II-2: The second daughter (160 cm) is a 52-year-old right-handed woman with an IQ of 78 (tested at 24 years with WAIS-R, borderline range) and a head circumference of 53 cm (10th percentile).6 She was born prematurely in the seventh month of pregnancy after a difficult breach birth. At the age of 3 years 6 months, she was hospitalized because of a light cranial trauma following a fall. A slow dysrhythmia without epileptic activity was found on EEG. At the age of 6 years, she was hospitalized for elective mutism and ataxia; radiological examination revealed ACC. The ataxia was the typical incoordination that is found in young children with callosal agenesis. It was a lack of motor coordination, which the child slowly grows out of – and so is not now ataxic. Both ataxia and mutism disappeared. The diagnosis was later confirmed by a CT scan at the age of 17 years and the presence of the anterior commissure was detected by MRI when she was 22 years old (Supplementary Figure S1). At the time of testing, II-2 reported having convulsions. EEG revealed no paroxysmal activity and no epileptic activity. All evidence pointed to no epileptic seizures – likely pseudo-seizures.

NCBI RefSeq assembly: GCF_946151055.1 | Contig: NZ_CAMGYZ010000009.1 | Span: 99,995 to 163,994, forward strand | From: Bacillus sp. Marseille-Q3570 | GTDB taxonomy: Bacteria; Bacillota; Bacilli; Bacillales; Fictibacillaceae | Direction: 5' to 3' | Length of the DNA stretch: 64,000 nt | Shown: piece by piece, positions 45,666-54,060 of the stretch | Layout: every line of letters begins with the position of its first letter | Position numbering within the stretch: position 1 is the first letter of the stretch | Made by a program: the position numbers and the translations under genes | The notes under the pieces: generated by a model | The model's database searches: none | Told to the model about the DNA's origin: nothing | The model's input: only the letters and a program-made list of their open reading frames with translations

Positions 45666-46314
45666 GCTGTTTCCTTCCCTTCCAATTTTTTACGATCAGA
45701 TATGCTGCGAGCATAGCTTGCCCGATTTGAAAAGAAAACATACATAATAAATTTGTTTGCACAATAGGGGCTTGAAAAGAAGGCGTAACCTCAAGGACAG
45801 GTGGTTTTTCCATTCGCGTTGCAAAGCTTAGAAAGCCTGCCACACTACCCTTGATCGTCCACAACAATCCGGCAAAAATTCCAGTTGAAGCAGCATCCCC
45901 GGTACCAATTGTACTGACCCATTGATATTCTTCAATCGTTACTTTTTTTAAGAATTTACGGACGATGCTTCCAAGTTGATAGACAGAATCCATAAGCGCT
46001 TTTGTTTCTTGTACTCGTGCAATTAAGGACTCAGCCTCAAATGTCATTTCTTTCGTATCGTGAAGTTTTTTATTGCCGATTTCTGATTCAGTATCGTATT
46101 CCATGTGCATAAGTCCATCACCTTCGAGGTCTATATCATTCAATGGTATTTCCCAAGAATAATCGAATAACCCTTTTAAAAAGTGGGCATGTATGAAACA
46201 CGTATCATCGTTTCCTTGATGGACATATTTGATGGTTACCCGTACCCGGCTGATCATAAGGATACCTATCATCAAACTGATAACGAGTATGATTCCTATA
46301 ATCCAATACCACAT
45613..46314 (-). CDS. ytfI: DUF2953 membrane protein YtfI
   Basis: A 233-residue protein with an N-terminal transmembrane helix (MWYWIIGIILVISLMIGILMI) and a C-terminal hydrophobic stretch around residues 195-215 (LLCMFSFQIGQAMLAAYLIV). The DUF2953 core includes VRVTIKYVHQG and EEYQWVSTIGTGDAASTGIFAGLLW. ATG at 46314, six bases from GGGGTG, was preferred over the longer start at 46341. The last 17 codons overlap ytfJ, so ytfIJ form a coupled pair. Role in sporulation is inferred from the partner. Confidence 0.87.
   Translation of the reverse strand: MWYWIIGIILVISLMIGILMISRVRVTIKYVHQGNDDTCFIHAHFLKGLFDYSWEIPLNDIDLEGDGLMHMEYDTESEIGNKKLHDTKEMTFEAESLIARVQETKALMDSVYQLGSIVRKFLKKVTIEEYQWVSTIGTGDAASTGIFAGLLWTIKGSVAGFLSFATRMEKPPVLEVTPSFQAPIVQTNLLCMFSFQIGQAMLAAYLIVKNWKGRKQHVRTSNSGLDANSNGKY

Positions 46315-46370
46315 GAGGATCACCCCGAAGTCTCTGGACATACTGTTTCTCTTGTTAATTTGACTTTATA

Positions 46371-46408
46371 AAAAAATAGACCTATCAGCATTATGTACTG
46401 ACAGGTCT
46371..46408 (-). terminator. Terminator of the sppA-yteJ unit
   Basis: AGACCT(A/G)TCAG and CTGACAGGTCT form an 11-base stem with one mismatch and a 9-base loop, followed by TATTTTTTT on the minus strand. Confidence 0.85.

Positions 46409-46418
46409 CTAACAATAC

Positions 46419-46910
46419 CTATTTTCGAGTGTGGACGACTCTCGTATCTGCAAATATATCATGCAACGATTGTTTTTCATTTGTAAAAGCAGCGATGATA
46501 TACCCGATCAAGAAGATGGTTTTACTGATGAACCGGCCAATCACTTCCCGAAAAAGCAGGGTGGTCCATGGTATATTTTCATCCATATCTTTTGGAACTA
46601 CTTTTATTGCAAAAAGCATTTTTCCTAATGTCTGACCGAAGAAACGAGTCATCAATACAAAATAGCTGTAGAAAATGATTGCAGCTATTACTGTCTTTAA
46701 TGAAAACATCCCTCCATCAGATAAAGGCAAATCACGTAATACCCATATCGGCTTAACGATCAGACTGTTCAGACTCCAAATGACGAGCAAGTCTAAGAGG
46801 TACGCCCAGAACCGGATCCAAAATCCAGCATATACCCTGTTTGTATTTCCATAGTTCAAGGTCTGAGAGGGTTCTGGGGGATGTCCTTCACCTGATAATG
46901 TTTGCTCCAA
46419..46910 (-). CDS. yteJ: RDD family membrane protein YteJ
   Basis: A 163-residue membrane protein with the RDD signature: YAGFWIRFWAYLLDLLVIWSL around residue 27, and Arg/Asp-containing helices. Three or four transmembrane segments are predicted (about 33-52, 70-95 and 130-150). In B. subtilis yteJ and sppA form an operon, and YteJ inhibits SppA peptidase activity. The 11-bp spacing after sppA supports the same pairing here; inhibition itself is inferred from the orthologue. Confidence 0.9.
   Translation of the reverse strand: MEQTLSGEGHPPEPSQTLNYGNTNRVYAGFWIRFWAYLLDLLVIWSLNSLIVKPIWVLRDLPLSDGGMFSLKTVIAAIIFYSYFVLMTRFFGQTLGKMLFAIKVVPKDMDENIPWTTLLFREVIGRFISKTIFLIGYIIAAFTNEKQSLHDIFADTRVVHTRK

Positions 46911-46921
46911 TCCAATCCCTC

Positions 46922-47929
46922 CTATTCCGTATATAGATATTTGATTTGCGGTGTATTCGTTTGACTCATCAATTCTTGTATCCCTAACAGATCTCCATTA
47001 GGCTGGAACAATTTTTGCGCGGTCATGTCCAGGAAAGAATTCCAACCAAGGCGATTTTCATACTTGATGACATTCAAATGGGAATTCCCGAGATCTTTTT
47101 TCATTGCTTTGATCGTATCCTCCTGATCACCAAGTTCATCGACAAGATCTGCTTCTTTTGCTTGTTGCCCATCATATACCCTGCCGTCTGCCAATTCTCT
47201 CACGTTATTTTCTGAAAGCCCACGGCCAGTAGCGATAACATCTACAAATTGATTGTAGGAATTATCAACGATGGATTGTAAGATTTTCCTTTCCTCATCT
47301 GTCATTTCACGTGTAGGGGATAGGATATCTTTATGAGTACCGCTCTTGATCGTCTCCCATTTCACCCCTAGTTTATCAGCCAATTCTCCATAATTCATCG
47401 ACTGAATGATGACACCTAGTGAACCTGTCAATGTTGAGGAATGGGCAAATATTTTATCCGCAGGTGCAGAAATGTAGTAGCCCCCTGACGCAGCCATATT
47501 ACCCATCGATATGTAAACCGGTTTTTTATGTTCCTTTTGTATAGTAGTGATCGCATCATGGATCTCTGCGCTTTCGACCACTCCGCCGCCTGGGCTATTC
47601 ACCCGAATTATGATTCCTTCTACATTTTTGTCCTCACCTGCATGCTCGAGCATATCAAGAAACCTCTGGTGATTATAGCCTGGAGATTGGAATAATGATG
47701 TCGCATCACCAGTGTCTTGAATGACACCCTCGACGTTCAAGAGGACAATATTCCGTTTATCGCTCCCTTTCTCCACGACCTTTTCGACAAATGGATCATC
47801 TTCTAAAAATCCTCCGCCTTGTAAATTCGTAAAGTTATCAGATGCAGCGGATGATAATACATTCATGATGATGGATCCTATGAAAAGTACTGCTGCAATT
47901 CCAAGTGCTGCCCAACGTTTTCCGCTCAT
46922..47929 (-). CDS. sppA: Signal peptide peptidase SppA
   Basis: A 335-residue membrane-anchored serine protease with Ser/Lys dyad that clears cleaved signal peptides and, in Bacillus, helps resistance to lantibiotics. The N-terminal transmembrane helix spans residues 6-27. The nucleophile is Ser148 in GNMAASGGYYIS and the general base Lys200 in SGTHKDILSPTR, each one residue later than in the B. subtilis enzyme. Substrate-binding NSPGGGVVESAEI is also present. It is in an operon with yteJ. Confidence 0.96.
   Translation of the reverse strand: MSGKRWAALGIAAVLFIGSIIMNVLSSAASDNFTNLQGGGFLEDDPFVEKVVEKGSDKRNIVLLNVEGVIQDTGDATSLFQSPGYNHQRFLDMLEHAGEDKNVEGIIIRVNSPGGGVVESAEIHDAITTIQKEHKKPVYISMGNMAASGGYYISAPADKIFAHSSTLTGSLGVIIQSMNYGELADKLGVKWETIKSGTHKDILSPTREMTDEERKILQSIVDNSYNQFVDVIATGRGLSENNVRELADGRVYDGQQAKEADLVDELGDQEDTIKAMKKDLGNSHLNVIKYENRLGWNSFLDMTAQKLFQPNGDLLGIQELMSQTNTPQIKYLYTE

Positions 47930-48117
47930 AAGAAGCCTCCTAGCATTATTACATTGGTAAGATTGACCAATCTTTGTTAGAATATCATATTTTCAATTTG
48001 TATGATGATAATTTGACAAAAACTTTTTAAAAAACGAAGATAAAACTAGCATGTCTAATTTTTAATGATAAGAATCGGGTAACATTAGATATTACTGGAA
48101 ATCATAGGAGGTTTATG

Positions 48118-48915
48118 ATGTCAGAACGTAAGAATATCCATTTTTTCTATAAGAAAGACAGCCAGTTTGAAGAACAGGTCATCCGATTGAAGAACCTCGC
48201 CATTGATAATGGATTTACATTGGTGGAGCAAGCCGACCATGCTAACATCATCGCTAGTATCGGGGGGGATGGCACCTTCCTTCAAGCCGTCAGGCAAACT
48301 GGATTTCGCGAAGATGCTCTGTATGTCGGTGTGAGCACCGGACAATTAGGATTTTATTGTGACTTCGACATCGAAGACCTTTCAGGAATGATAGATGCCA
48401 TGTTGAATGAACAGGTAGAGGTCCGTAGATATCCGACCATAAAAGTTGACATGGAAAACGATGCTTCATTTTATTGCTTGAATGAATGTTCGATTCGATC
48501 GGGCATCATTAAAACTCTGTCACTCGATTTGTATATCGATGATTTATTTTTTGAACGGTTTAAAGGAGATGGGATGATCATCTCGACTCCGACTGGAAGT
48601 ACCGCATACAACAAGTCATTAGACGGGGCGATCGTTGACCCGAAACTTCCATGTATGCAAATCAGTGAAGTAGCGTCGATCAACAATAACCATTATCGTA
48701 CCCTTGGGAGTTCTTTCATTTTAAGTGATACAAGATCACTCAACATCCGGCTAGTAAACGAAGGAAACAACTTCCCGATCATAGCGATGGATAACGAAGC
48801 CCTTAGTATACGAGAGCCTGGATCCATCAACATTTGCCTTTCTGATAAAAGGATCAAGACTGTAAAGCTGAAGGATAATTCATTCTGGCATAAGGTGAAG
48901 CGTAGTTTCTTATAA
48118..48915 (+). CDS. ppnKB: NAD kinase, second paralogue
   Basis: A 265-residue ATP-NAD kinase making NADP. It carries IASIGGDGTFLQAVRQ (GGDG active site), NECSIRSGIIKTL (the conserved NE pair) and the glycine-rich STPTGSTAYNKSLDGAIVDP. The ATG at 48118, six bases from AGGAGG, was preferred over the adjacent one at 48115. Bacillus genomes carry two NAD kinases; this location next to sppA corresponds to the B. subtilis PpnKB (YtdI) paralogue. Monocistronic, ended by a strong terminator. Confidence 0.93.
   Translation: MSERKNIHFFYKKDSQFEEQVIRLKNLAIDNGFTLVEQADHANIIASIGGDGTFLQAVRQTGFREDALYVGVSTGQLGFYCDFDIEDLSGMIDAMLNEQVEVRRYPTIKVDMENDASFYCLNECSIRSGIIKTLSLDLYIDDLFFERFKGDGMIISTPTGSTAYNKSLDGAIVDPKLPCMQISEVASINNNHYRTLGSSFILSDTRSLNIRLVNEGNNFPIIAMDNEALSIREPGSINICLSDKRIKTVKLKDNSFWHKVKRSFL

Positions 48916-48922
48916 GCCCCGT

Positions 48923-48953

II-3: The son (178 cm) is a 44-year-old left-handed man with an IQ of 77 (tested at 17 years with WAIS-R, borderline range) and head circumference is 56.2 cm (12th percentile).6 A complete ACC with sparing of the anterior commissure was found by MRI examination (Supplementary Figure S1). At birth, he had respiratory problems and was referred to a neurologist at 5 years of age because of prolonged enuresis, poor motor coordination and delayed acquisition of speech. At the age of 8 years, the diagnosis of ACC was confirmed by CT and MRI. At the beginning of adulthood, he had serious obsessive-compulsive disorder but this has now been resolved. He has been also reported to have mirror movements and ipsilateral corticospinal projections.7 He has finished school but is currently unemployed.